The U.S. economy is cooling off considerably and will likely slide into a recession before the end of the year, The Conference Board warned this week.
The non-profit business organization on Thursday said that its leading economic index — which tracks 10 indicators designed to measure the health of the economy — dropped by 0.4% in July, on top of a 0.7% decline in June.
The gauge has now fallen for five consecutive months, “suggesting recession risks are rising in the near term,” said Ataman Ozyildirim, the senior director of economics at The Conference Board.
“Consumer pessimism and equity market volatility as well as slowing labor markets, housing construction, and manufacturing new orders suggest that economic weakness will intensify and spread more broadly throughout the U.S. economy,” Ozyildirim said. “The Conference Board projects the U.S. economy will not expand in the third quarter and could tip into a short but mild recession by the end of the year or early 2023.”
The index foreshadows economic developments by about seven months.
Gross domestic product (GDP), the broadest measure of goods and services produced in the country, also fell for two straight quarters, with the economy shrinking by 1.6% from January to March and falling by another 0.9% in the period from April to June.
Recessions are technically defined by two consecutive quarters of negative economic growth and are characterized by high unemployment, low or negative GDP growth, falling income and slowing retail sales, according to the National Bureau of Economic Research (NBER), which tracks downturns.
The decline in economic growth in the second quarter meets the technical, but unofficial, criteria for a recession, which requires a “significant decline in economic activity that is spread across the economy and that lasts more than a few months.” Still, the NBER — the semi-official arbiter — may not confirm it immediately as it typically waits up to a year to call it.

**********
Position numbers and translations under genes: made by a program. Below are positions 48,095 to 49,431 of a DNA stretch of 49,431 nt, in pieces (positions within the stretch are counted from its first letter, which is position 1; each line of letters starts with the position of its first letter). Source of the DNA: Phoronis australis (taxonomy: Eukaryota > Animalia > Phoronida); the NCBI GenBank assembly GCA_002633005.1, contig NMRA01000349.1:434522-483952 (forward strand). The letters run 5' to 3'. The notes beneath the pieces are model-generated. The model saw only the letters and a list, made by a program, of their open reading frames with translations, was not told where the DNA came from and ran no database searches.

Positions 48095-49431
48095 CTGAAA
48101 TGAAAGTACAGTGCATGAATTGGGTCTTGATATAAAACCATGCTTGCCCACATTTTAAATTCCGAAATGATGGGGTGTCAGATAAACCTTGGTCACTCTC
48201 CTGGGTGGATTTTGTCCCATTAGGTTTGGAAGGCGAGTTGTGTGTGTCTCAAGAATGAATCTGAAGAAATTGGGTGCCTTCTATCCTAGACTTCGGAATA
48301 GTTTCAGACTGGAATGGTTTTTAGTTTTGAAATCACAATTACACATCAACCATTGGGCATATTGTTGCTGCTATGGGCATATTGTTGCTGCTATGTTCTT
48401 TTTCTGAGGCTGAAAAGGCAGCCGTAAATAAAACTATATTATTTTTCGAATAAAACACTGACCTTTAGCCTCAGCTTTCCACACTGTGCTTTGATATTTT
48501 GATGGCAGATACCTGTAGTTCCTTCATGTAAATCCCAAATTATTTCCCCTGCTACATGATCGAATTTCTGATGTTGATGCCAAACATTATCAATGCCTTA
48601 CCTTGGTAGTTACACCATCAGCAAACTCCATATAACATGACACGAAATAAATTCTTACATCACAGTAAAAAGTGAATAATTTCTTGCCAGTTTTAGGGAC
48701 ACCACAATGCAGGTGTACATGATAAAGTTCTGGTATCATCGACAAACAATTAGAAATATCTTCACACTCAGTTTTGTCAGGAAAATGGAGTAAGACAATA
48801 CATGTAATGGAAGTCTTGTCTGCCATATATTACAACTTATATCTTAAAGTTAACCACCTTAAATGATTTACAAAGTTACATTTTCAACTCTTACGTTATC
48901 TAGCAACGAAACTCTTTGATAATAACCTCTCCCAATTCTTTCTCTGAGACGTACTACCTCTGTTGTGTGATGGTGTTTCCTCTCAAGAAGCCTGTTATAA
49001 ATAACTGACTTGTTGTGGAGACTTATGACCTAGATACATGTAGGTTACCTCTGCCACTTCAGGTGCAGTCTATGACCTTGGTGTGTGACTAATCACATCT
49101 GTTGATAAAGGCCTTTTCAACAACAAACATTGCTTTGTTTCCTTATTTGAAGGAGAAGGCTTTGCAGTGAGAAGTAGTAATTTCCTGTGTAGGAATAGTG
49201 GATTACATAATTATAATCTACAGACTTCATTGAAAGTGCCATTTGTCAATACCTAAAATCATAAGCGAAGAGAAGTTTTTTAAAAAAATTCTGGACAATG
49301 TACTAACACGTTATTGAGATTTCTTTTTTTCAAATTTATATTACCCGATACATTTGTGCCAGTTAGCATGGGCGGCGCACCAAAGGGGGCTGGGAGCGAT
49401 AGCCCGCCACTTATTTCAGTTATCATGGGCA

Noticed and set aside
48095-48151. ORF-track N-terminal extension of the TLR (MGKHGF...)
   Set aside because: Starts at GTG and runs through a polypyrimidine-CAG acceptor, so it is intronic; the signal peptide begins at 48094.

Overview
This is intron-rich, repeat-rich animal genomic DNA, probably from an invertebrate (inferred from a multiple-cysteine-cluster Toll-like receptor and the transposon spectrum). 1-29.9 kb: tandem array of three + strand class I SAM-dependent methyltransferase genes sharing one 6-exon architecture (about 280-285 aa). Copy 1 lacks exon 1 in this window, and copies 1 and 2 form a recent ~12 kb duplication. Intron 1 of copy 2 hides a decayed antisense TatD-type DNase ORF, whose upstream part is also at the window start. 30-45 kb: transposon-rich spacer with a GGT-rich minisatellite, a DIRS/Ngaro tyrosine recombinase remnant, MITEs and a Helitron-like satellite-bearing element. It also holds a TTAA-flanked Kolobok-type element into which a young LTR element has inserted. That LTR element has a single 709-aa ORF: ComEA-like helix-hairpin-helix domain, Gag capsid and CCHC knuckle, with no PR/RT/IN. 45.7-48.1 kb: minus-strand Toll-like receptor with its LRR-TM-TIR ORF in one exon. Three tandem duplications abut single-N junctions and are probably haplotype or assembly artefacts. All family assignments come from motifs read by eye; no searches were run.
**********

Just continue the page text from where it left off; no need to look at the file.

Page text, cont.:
The NBER has also stressed that it relies on more data than GDP in determining whether there’s a recession, such as unemployment and consumer spending, which remained strong in the first six months of the year. It also takes into consideration the depth of any decline in economic activity.
There are conflicting signs about the economy’s health, fueling debate over the state of the economy: The number of Americans filing for unemployment benefits has gradually increased, companies have announced layoffs or hiring freezes, and the housing market is softening.
At the same time, unemployment fell to a near-historic low of 3.5% in July, and consumers are still spending heavily, despite scorching-hot inflation.
Economists remain divided over whether the economy is officially in a recession or not, but they largely agree that avoiding a downturn in the near future will be nearly impossible as the Federal Reserve tries to bring inflation under control by cooling consumer demand. Policymakers approved a second, 75-basis-point interest rate hike in July — triple the usual size — and have indicated that another super-sized rate hike is on the table in September, depending on forthcoming economic data.
Hiking interest rates tends to create higher consumer and business loan rates, which slows the economy by forcing employers to cut back on spending. Mortgage rates have nearly doubled from one year ago, while some credit card issuers have ratcheted up their rates to 20%.
Fed Chairman Jerome Powell has said that tackling inflation remains the central bank’s No. 1 priority, even if it means risking a downturn — though he stressed last month that he does not believe the U.S. is currently in a recession.
“We think it’s necessary to have growth slow down,” Powell said in July. “We actually think we need a period of growth below potential in order to create some slack so that the supply side can catch up.”